That many of the biggest news events of the past decade were captured by camcorder-toting nonprofessionals suggests that reality TV might well be a medium of the people. By gathering incriminating images from around the globe — from the mistreatment of psychiatric patients in Mexico to neo-Nazi activities in the Czech Republic to police violence against migrants in South Africa — Seeing Is Believing depicts the camcorder as a shield. Human-rights abusers, the theory goes, are less inclined to shoot bullets if someone nearby is shooting tape.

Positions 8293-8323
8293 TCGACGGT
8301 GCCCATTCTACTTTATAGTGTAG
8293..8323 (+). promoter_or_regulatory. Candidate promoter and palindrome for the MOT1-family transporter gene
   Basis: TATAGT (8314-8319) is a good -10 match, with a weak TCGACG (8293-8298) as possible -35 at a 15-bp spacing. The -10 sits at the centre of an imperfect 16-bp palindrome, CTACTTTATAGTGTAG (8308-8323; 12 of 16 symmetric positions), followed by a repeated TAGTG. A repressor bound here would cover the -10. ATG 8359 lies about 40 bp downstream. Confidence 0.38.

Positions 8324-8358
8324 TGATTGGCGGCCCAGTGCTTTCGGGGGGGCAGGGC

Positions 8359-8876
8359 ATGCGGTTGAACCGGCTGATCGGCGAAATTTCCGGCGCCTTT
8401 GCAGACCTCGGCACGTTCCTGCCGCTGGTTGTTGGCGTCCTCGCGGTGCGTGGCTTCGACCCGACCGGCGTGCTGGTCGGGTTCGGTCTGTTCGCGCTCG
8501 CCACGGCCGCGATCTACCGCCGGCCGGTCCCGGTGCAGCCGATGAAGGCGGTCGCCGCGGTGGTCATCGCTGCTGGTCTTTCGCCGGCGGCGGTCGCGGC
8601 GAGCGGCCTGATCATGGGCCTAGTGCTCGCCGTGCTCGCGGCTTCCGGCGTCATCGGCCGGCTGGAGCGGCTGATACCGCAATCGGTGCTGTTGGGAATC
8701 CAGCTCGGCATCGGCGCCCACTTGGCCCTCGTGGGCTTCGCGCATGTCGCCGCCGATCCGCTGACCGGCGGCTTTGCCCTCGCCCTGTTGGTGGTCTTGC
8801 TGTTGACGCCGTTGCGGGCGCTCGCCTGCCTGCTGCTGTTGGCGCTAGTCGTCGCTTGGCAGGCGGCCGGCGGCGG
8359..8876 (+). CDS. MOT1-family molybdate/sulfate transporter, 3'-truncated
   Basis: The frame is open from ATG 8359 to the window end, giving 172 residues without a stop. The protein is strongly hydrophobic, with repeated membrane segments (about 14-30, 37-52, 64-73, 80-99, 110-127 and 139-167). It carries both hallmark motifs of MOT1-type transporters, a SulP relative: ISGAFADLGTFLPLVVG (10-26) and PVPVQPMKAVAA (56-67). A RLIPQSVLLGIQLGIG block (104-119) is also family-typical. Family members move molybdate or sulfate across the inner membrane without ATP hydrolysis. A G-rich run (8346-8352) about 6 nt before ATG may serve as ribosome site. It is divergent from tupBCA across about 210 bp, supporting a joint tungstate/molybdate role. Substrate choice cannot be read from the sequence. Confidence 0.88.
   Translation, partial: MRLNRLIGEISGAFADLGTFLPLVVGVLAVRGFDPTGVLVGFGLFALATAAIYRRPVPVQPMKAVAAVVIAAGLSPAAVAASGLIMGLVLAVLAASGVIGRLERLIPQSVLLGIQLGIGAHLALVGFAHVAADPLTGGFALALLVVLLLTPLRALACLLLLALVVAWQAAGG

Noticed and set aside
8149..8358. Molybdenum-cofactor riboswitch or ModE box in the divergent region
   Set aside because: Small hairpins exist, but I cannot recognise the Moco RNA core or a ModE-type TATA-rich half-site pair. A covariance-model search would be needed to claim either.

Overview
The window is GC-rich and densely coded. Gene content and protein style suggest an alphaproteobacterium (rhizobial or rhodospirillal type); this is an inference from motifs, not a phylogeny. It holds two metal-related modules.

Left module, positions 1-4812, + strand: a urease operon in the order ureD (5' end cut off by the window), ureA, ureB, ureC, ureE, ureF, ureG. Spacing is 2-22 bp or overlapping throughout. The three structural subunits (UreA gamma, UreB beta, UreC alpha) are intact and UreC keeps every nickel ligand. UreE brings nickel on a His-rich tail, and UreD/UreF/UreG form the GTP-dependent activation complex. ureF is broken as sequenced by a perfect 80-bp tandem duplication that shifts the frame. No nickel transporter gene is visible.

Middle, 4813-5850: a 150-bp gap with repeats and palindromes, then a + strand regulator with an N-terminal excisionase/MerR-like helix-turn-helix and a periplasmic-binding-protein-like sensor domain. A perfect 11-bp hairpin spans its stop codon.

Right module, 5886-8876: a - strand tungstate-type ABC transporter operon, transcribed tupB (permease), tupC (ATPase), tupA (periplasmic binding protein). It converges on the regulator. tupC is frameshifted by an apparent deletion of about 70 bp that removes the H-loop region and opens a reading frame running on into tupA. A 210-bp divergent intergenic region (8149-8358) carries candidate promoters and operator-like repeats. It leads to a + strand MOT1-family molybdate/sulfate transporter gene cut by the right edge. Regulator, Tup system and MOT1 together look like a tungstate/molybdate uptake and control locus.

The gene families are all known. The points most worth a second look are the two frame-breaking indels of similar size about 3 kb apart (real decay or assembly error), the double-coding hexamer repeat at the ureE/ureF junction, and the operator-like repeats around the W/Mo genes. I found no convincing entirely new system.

The film centers on brutalized Filipino tribespeople who are seeking land reform; their horrifying video images of murdered civilians end up on U.S. network television. Seeing Is Believing doesn’t delve into the question of what kinds of raw footage are too raw for the networks — perhaps because, with its precise one-hour running time and pbs-ready voice-overs, the movie wants to get on the air itself.